Adam Tyson
PowerScore Staff
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#49387
The argument in the last paragraph is that online conferences "fall short of communities." That means they do not classify as communities - they don't meet the standards that make a group a community.

One of his arguments in support of that claim is that conferences discriminate along economic lines. Answer B attacks that reasoning, suggesting that conferences are at least moving away from that sort of discrimination, even if they haven't fully succeeded yet. It's not a great answer, but it has some impact, especially as it indicates that such movement is already underway and moving quickly, suggesting that these conferences are already somewhat less discriminatory than they perhaps used to be.

Answer D actually strengthens the argument, in my view, because anonymity allows for being even further cut off from valuable interactions with their actual neighbors (where one cannot be anonymous). At the very least it tells us that there is a crucial difference between the two types of groups, and we want to weaken the argument and show that the two are actually more similar, not less.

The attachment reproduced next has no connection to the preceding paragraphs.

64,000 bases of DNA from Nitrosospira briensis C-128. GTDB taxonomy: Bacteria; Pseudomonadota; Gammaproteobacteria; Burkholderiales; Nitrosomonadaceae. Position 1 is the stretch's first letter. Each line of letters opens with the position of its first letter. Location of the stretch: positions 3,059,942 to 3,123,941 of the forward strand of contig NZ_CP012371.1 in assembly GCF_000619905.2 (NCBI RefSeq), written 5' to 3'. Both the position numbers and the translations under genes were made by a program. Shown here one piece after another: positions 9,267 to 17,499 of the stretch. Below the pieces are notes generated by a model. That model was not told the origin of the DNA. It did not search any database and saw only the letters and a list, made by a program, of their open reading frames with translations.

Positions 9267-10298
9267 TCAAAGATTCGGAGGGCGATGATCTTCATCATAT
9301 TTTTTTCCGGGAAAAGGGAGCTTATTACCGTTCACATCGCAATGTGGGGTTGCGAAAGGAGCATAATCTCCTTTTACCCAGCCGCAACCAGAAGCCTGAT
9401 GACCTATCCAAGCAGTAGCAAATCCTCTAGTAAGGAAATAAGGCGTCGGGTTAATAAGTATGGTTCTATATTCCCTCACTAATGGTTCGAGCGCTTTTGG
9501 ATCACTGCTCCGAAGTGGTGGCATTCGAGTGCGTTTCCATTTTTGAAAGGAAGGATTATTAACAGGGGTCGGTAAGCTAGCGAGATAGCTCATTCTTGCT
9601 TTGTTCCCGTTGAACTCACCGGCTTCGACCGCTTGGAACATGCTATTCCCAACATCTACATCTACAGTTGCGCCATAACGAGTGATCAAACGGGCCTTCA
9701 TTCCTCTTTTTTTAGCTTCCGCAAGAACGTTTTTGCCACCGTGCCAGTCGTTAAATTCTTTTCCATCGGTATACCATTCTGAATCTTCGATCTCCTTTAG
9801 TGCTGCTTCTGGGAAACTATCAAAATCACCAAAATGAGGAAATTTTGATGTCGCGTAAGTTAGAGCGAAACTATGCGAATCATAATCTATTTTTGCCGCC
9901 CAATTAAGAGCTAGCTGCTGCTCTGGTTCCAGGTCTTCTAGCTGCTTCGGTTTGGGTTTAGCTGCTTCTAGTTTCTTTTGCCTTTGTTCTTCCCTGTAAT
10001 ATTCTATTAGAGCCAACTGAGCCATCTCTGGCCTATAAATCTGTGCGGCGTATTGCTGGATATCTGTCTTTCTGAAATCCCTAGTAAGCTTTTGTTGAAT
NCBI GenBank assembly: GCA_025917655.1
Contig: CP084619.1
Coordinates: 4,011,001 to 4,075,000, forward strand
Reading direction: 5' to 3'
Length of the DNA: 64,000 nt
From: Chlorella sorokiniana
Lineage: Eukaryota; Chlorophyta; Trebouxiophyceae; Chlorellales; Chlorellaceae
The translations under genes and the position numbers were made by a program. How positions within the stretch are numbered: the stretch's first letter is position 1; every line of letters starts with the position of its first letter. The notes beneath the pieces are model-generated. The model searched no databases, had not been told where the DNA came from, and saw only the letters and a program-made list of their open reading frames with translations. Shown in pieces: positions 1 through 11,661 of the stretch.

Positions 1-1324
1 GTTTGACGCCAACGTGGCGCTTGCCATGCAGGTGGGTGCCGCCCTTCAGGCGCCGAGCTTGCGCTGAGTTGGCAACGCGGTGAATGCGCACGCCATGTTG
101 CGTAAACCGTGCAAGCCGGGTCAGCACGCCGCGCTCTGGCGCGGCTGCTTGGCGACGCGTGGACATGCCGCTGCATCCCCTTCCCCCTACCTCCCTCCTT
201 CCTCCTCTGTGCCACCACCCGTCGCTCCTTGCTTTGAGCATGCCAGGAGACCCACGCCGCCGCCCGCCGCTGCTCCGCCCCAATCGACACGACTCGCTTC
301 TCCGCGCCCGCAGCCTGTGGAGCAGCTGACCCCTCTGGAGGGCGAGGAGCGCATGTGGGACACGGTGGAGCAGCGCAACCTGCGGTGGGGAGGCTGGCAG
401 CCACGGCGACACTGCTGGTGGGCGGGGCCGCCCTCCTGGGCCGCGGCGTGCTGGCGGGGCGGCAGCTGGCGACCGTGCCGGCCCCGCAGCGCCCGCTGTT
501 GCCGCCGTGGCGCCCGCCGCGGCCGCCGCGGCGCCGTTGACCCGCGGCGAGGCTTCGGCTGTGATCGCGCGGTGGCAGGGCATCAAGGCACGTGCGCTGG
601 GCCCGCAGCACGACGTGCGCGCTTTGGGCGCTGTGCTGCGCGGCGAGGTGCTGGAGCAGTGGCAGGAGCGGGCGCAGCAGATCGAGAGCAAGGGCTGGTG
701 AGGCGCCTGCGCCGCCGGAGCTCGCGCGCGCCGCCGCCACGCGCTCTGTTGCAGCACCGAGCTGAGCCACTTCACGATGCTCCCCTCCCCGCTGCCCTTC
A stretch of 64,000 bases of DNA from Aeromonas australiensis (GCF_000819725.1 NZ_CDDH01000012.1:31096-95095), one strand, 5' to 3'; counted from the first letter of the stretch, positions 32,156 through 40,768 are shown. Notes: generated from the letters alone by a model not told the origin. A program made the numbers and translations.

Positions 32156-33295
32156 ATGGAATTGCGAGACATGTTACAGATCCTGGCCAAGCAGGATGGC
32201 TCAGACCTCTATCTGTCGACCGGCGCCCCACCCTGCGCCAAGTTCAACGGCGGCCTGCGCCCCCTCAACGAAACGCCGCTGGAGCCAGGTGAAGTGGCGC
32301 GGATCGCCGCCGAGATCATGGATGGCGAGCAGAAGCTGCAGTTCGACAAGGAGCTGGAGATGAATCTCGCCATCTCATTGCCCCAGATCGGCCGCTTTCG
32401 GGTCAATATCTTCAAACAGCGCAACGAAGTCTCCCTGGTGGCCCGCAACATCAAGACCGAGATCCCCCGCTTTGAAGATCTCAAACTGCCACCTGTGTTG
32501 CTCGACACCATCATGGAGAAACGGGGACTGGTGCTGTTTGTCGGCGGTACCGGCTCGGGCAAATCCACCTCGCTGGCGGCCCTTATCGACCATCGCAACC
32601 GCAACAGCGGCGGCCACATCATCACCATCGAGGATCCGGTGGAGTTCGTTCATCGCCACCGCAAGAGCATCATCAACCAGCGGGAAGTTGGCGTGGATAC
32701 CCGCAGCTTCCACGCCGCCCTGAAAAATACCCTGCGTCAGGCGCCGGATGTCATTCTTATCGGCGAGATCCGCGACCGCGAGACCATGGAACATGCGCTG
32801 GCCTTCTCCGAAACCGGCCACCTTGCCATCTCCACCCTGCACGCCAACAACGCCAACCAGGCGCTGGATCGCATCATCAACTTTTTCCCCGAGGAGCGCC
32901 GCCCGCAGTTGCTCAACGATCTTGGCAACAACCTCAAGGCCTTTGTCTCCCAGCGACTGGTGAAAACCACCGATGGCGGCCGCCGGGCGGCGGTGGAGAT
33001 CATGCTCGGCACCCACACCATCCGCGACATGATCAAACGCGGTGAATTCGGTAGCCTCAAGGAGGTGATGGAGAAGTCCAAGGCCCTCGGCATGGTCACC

lanereuden
  • Posts: 147
  • Joined: May 30, 2019
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#65796
Why is c wrong? Perhaps because the “same degree” is not strong enough as weakener?
 Adam Tyson
PowerScore Staff
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#67150
More than that, lanereuden - it's wrong because it doesn't address any of the points raised in the last paragraph. That's what the question asked us to do - weaken the argument in the last paragraph. The author's premises there were 1. not everyone can afford to get online or knows how to use a computer, so conferences are discriminatory and 2. computer conferences are self-selecting based on shared interests rather than being "nonintentional" and therefore diverse like a "real" community, and so they cut themselves off from the benefits that come from that diversity.